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# Thread: Developer working solution or dilution

1. The HC-110 bottle is 473 ml, which is the same as:
- 16 US ounces, which is the same as
- 1 US pint, which is the same as
- 1/2 US quart, which is the same as
- 1/8 US gallon.

When the bottle says "makes 2 US gallons" of working solution, it is actually referring to dilution A, which you probably don't want to use.

It is dilution B that most of the published development times refer to.

Your 16 US ounce (1/8 US gallon) bottle will make 4 US gallons of dilution B (1 + 31) working solution if you dilute every last bit of it accurately.

That is just over 15 liters.

That means one bottle is enough to develop 30 rolls of 120, if you are only developing 1 roll of 120 in each 500 ml of dilution B working solution.

Alternatively, that means one bottle is enough to develop 15 sheets of film if you are only developing one sheet in each liter of dilution B working solution.

There are techniques that permit you to get more rolls out of each bottle, but I'd suggest you work with these volumes and this dilution at first.

2. Originally Posted by MattKing
The HC-110 bottle is 473 ml, which is the same as:
- 16 US ounces, which is the same as
- 1 US pint, which is the same as
- 1/2 US quart, which is the same as
- 1/8 US gallon.

When the bottle says "makes 2 US gallons" of working solution, it is actually referring to dilution A, which you probably don't want to use.

It is dilution B that most of the published development times refer to.

Your 16 US ounce (1/8 US gallon) bottle will make 4 US gallons of dilution B (1 + 31) working solution if you dilute every last bit of it accurately.

That is just over 15 liters.

That means one bottle is enough to develop 30 rolls of 120, if you are only developing 1 roll of 120 in each 500 ml of dilution B working solution.

Alternatively, that means one bottle is enough to develop 15 sheets of film if you are only developing one sheet in each liter of dilution B working solution.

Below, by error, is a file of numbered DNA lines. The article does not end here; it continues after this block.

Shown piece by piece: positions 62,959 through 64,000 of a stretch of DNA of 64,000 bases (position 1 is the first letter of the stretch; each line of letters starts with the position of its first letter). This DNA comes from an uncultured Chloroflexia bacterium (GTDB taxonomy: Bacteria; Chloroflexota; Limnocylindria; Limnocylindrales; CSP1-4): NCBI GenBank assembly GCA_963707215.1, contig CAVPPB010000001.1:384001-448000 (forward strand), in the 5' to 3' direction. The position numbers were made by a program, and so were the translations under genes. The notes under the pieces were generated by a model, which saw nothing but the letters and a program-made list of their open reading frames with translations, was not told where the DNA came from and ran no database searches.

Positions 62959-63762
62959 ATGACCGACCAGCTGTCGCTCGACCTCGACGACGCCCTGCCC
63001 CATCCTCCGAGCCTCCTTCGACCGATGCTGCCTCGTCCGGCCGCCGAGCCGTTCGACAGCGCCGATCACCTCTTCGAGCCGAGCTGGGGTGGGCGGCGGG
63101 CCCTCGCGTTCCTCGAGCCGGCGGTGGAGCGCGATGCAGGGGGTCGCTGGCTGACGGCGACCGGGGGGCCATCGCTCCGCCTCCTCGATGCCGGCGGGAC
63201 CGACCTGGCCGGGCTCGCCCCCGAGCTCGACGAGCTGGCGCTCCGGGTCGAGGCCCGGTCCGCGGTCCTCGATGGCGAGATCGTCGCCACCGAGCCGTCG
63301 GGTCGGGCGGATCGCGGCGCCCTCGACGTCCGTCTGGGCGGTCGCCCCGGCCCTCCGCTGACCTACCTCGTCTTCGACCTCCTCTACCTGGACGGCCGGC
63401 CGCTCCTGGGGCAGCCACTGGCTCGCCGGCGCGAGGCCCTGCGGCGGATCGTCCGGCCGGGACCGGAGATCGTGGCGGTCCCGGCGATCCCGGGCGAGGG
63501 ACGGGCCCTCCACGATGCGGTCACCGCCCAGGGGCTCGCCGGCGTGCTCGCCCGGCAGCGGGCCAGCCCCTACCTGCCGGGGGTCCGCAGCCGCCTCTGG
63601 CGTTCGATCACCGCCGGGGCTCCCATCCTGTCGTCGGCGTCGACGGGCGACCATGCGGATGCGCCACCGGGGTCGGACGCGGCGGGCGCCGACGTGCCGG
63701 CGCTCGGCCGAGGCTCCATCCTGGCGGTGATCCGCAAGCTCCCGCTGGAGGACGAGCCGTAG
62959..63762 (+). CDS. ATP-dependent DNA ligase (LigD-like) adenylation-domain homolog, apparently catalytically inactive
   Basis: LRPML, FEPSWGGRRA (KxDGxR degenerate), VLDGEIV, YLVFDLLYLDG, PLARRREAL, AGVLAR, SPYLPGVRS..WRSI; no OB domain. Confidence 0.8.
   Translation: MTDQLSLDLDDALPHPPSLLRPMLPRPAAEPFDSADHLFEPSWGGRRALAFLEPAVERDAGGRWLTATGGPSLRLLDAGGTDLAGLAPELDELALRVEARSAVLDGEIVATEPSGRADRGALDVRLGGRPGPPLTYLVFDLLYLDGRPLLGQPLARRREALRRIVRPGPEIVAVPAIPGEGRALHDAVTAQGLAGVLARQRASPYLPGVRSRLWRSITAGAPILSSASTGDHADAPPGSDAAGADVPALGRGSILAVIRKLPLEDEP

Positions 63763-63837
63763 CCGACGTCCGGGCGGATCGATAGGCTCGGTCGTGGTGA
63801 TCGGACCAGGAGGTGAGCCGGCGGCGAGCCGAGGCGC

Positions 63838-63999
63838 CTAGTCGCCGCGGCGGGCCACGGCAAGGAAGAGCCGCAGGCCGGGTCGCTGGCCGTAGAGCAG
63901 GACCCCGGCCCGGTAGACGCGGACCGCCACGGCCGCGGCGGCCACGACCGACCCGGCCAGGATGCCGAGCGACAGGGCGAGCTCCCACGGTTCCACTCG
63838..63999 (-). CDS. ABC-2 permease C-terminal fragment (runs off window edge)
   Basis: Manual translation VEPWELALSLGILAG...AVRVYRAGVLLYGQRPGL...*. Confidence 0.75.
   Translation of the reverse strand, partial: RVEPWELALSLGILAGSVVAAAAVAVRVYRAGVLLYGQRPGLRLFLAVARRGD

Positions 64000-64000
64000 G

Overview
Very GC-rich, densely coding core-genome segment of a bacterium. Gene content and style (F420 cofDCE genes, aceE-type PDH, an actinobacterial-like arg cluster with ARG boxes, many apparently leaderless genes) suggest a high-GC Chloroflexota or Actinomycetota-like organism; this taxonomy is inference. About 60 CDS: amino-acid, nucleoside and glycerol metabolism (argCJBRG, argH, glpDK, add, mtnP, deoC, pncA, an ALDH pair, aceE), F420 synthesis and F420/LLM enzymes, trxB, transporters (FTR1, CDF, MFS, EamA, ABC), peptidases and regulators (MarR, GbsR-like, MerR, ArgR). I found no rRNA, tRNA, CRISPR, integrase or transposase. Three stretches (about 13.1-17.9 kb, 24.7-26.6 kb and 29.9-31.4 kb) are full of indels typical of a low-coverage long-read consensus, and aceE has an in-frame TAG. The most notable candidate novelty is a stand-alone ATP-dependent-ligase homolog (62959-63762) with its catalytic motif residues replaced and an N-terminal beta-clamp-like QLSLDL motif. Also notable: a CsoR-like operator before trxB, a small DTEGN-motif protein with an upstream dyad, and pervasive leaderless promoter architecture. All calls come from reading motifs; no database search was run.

There are techniques that permit you to get more rolls out of each bottle, but I'd suggest you work with these volumes and this dilution at first.
Thank you very much!

This clarified things a bit more, so i have to forget about what "To make" write on the bottle and just dilute for dilution B which will give me more liquids there to work with, interesting, i also want to stick with that and not looking for another methods to get more rolls, for 1 bottle to develop up to 30 rolls is more than enough for me, i have 2 bottles so that means about 60 rolls or say almost 30 sheets, well, for this year and next year i don't think i will go over 60-100 films, so i think i will have one or two developers running fine for me before i use the other developers, now should i start with TAMX or HC110 if i will shoot soon?

3. Two questions - how are you processing your sheet film and is it 4 x 5?

Unless your developing process limits you to single sheets in each litre (tray developing), you should understand that a liter of dilution B working solution has enough chemical capacity to develop a lot more than a single 4 x 5 sheet - in fact, with careful technique, the right equipment and enough practice, you could develop as many as twenty 4 x 5 sheets in the same litre before it would be exhausted.

4. Originally Posted by MattKing
Two questions - how are you processing your sheet film and is it 4 x 5?